Ornaments of the Metropolis
For Siegfried Kracauer, the urban ornament was not just an aspect of design; it was the medium through which city dwellers interpreted the metropolis itself. In Ornaments of the Metropolis, Henrik Reeh traces variations on the theme of the ornament in Kracauer's writings on urbanism, from his early journalism in Germany between the wars to his "sociobiography" of Jacques Offenbach in Paris. Kracauer (1889-1966), often associated with the Frankfurt School and the intellectual milieu of Walter Benjamin, is best known for his writings on cinema and the philosophy of history. Reeh examines Kracauer's lesser-known early work, much of it written for the trendsetting newspaper Frankfurter Zeitung in the 1920s and early 1930s, and analyzes Kracauer's continuing reflections on modern urban life, through the pivotal idea of ornament. Kracauer deciphers the subjective experience of the city by viewing fragments of the city as dynamic ornaments; an employment exchange, a day shelter for the homeless, a movie theater, and an amusement park become urban microcosms.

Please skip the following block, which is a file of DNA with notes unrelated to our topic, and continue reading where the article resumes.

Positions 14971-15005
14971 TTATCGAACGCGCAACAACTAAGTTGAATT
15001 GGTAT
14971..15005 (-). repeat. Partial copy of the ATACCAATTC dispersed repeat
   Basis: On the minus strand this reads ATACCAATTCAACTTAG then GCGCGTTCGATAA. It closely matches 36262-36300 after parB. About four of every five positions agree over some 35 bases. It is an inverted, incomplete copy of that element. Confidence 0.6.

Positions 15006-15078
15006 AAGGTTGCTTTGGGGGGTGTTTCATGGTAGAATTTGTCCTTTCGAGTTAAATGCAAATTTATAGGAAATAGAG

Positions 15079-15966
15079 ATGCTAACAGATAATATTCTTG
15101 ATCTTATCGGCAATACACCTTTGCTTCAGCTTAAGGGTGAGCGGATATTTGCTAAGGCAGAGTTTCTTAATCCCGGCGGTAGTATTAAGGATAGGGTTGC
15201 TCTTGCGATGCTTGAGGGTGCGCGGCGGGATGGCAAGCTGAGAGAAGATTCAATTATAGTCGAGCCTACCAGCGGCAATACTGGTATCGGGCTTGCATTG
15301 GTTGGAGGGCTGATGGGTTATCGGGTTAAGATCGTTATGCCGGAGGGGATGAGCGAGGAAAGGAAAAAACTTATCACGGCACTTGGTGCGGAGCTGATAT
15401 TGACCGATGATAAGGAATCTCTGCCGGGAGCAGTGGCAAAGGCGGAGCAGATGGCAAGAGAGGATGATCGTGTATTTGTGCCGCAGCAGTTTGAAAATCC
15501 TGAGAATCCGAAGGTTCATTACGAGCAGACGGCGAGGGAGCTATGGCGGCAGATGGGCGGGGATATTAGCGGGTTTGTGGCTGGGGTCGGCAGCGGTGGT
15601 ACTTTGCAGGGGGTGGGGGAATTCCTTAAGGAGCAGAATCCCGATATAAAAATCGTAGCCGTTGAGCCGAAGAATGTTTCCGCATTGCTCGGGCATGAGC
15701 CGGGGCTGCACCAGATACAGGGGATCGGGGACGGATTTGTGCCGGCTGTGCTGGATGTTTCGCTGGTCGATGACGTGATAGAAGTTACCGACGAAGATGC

Reeh focuses on three substantial works written by Kracauer before his emigration to the United States in 1940. In the early autobiographical novel Ginster, Written by Himself, a young architect finds aesthetic pleasure in the ornamental forms that are largely unused in the profession of the time. The collection Streets of Berlin and Elsewhere, with many essays from Kracauer's years in Berlin, documents the subjectiveness of urban life. Finally, Jacques Offenbach and the Paris of His Time shows how the superficial—in a sense, ornamental—milieu of the operetta evolved into a critical force during the Second Empire. Reeh argues that Kracauer's novel, essays, and historiography all suggest ways in which the subjective can reappropriate urban life. The book also includes a series of photographs by the author that reflect the ornamental experience of the metropolis in Paris, Frankfurt, and other cities.
About the Author
Henrik Reeh is Associate Professor in the Department of Comparative Literature and Modern Culture at the University of Copenhagen.
—David Grahame Shane, Graduate School of Architecture, Preservation and Planning, Columbia University